WARNING: References to addiction. If you are struggling with addiction, call the SAMHSA (Substance Abuse and Mental Health Services Administration) National Hotline at 1-800-662-HELP.
For generations, superheroes have been held up as an inspirational ideal, symbols of our own ability to transcend our limitations and realize our fullest potential. But for every moment of hope, there is one of doubt; a personal crisis that tears our self-image away and leaves us to face our own inner darkness. For many, this struggle is unending. It may break us. But it also gives us the opportunity to rise up, stronger than ever before.
In 1980, legendary writer Dennis “Denny” O’Neil returned to Marvel comics after a decade of revitalizing characters like Batman and Green Arrow for DC. The author would take on a number of assignments while at Marvel, including work on the Amazing Spider-Man and picking up Frank Miller’s Daredevil, but one of his most impactful works for the company would be his four-year stint on The Invincible Iron Man alongside artist Luke McDonnell. Drawing from his experiences with addiction and recovery, O’Neil’s run would fundamentally transform the armored avenger, having the hero wage his greatest battle yet, and turn his inner resilience into his greatest strength.
THE EMPTY SHELL
By the ‘80’s, Iron Man was at a crossroads. Created by Stan Lee, Don Heck, and Larry Lieber in 1963, the character was primarily a vehicle to explore the role of technology and industry in the Cold War. As a result, Iron Man would spend most of the ‘60’s battling Vietnamese and Russian agents (a lot of whom were mired in racist stereotypes). Creators like David Michelinie would push the character into the broader field of science fiction through stories like Doomquest, but Iron Man’s Cold War ties would persist well into the 80’s, something the politically conscious O’Neil took notice of when he arrived on the title.
“My problem with Tony Stark…I hated the bastard,” recounted the writer. “There was a lot not to like about ol’ shellhead…He was an arms dealer…he was a capitalist…he was a technologist and, like a lot of hippie-types, I did not trust technology. (He was) everything I think is rotten with this country.”
To a staunch anti-war activist like O’Neil Tony Stark was practically alien, steeped in pro-war arrogance and aside from an injury that was removed in his earlier years, completely insulated by his privilege and status. There was, however, one link that the writer and the character shared: Stark, like O’Neil, was a recovering alcoholic.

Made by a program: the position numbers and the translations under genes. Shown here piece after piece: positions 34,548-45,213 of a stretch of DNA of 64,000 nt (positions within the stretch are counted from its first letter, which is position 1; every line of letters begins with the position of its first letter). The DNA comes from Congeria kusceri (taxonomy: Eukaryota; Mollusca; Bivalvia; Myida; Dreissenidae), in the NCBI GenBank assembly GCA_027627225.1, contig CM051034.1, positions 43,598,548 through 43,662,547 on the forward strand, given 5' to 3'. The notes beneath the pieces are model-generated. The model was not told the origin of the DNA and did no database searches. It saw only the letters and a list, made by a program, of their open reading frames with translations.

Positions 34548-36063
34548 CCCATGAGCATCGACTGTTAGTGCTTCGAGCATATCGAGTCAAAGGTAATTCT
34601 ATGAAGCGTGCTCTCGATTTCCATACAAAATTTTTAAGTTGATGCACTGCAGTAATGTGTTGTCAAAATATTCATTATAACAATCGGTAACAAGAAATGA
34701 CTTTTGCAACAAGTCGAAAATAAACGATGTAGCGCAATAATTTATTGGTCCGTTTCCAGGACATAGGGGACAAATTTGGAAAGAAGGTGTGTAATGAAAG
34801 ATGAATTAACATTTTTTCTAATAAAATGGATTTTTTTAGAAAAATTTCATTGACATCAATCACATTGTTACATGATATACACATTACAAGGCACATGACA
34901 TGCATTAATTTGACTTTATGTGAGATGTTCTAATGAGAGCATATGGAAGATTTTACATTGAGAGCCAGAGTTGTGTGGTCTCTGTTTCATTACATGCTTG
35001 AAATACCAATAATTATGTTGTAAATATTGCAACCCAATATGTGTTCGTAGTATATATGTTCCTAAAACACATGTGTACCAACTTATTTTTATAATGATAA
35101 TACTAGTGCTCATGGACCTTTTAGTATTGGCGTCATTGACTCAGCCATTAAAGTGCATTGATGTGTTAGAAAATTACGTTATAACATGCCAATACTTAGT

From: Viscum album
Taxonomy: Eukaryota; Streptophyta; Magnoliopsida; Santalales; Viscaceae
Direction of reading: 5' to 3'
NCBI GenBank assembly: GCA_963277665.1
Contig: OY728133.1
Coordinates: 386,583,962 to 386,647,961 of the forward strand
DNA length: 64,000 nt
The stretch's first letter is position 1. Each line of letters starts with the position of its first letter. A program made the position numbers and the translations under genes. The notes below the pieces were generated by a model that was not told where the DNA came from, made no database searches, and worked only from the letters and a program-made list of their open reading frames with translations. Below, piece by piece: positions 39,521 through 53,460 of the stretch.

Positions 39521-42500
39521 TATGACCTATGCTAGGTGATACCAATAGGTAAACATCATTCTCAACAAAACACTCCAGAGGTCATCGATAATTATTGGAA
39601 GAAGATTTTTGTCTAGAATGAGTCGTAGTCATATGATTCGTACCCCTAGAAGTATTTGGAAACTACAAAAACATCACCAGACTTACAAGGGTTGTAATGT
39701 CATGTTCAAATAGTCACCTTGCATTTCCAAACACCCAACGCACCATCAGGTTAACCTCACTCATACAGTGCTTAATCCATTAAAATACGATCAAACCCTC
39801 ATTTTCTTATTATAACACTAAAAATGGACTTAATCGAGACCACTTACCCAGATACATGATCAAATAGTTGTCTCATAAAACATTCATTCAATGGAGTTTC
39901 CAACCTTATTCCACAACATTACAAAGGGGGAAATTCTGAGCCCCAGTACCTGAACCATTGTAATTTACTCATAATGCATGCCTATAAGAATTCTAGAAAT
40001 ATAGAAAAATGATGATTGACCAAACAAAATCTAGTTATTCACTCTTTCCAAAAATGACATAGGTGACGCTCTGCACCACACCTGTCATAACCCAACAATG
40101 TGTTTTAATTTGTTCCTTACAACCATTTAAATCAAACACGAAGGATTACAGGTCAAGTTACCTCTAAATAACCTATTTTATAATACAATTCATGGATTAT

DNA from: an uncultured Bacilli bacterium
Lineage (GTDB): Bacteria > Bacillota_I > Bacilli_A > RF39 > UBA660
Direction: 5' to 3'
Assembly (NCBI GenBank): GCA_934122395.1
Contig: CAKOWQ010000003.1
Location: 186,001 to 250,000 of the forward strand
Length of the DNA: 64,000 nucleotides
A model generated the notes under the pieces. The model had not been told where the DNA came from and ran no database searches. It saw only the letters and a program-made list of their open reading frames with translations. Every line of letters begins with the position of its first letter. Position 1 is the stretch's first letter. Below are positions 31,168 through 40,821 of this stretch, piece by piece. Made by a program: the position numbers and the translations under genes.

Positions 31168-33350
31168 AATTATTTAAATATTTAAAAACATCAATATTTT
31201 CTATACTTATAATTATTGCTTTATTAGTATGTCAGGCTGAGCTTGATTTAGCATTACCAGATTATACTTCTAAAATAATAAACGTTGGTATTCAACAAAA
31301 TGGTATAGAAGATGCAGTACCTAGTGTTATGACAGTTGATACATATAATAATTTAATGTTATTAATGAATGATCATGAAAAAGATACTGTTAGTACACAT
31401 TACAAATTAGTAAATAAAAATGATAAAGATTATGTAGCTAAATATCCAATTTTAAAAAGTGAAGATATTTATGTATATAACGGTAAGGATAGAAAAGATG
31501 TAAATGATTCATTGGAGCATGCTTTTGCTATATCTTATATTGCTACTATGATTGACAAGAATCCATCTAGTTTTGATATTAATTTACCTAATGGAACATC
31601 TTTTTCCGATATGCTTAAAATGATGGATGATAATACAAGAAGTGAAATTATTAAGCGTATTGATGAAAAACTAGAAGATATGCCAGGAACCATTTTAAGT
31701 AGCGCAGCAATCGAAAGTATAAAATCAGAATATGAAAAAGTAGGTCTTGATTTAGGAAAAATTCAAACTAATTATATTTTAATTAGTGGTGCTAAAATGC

This facet of the character had been established a year prior through David Michelinie and Bob Layton’s Demon in a Bottle, which saw Stark fall into addiction under the weight of mounting pressure in his life. The story-line was critically praised, and even won an Eagle Award in 1980 for bringing some much-needed humanity to the character, but it was also criticized by many for its open-and-shut approach, treating alcoholism as an inconvenience to be swatted away over 22 pages. O’Neil, who had entered recovery himself a decade earlier, saw this as the opportunity to catalyze an all-new journey for the armored avenger, having Stark confront his own humanity and face the reality of his addiction. But before doing that, the writer had to tear down the resilient image of Iron Man, piece by piece.
O’Neil’s run begins in a fairly episodic fashion, with five issues following Iron Man as he teams up with his fellow heroes, fights villains like the Serpent Society, and solves hi-tech problems with his trademark wits and ingenuity. While these initial stories may seem completely unrelated, the writer uses each to build and enhance a through-line for the character: While “The Iron Man” is merely a tool, Stark has slowly made it into a crutch, becoming dependent on the feeling of invincibility it’s given him. O’Neil would further this unraveling of the character through a new arch-nemesis: the brilliant criminal mastermind, Obadiah Stane. A ruthless manipulator driven by conquest, Stane spends most of the run’s first arc orchestrating the destruction of Stark’s life, exhausting him with a gauntlet of supervillains, undermining his business, and destroying his relationships, all in a bid to take over Stark International. And while the stoic will shown in Demon in a Bottle carries the hero through most of these challenges, Stane’s gauntlet leaves Stark completely disillusioned in himself. The Invincible Iron Man…is no more.(From Iron Man #167 By Dennis O’Neil and Luke McDonnell)